When sitting in statistics classes or when trying to read and understand
statistical material, too many otherwise intelligent and capable students and
researchers feel dumb. This book is intended as an antidote. It is designed to
make you feel smart and competent. Its approach is conservative in that it
attempts to identify and present the essentials of data analysis as developed by
statisticians over the last two or three centuries.
In a classification problem, you typically have historical data (labeled examples)
and unlabeled examples. Each labeled example consists of multiple predictor
attributes and one target attribute (dependent variable). The value of the target
attribute is a class label. The unlabeled examples consist of the predictor attributes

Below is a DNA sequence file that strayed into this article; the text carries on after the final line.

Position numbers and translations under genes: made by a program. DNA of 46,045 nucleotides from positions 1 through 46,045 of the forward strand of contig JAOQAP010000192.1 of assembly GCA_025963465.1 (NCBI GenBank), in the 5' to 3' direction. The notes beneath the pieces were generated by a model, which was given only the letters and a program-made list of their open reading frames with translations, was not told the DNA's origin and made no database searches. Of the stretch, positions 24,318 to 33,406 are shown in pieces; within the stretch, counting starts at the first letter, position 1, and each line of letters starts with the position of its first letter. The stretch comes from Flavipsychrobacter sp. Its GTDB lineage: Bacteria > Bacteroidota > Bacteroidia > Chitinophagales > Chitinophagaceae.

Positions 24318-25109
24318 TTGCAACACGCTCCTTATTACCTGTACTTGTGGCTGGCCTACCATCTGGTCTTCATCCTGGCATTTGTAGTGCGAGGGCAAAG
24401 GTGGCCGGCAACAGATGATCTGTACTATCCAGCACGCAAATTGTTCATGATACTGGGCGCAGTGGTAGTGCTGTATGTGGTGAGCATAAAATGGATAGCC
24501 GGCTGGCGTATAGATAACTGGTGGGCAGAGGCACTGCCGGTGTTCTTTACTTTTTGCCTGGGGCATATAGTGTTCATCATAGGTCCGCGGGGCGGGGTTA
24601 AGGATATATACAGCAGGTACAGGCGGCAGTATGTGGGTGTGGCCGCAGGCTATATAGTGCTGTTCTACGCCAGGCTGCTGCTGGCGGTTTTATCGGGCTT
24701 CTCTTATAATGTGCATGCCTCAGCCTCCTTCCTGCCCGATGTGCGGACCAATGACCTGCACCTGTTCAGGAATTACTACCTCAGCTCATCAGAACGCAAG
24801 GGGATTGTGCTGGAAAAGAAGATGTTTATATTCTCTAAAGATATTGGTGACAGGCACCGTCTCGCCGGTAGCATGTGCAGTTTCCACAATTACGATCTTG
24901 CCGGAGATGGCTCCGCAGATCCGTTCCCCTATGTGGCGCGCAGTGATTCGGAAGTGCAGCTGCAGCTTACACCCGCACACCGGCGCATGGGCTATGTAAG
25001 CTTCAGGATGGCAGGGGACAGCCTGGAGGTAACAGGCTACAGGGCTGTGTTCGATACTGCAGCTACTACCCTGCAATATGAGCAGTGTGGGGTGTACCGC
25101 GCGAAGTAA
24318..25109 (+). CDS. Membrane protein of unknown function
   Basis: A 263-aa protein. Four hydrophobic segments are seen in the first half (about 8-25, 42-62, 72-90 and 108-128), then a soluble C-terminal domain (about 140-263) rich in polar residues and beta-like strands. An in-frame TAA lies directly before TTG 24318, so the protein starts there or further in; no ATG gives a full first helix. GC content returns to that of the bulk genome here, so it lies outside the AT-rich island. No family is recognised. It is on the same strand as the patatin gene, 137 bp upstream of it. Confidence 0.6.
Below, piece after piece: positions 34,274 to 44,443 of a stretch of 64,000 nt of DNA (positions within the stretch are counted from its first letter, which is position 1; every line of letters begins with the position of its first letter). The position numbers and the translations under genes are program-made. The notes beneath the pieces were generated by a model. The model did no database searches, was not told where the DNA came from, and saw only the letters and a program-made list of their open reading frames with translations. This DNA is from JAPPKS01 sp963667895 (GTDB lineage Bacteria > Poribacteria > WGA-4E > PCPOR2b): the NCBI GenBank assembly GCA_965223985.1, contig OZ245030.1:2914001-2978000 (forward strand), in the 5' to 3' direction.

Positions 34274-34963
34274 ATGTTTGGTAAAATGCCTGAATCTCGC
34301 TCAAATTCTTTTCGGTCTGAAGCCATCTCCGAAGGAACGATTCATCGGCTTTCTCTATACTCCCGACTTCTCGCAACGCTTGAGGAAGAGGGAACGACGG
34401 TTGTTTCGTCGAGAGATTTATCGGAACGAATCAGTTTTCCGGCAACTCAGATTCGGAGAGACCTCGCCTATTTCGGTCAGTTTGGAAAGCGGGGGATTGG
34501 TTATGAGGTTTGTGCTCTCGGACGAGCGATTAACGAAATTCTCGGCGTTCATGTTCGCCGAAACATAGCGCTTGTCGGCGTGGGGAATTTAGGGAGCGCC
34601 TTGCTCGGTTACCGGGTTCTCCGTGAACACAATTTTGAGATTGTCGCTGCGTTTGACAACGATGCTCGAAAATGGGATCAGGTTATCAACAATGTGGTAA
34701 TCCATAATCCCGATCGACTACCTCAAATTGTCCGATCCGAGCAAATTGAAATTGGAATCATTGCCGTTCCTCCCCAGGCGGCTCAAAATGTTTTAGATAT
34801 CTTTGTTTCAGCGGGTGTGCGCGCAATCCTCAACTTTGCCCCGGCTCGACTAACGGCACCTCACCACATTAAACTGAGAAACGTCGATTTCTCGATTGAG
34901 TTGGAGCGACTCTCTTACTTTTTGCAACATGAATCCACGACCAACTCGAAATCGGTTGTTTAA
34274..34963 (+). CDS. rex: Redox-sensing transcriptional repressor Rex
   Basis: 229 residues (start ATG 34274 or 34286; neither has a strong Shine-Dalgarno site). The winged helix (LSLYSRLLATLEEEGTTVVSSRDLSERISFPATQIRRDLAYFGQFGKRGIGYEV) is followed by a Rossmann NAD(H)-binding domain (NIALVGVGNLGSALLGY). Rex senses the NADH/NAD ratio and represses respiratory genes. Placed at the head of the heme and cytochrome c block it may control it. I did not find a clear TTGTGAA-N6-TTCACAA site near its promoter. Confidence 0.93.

only. The goal of classification is to construct a model using the historical data that
accurately predicts the label (class) of the unlabeled examples.
The number one predictor of successful salespeople is their ability to
connect with their customers. In the years leading up to the present,
the best sales executives have accomplished this by having multiple,
face-to-face meetings. However, the demands on our clients’ time,
coupled with the increasing expense and frustration of travel, have
minimized our ability to actually meet with clients.
After studying this chapter you will be able to understand: How to classify and select multivariate techniques, that multiple regression predicts a metric dependent variable from a set of metric independent variables, that discriminant analysis classifies people or objects into categorical groups using several metric predictors.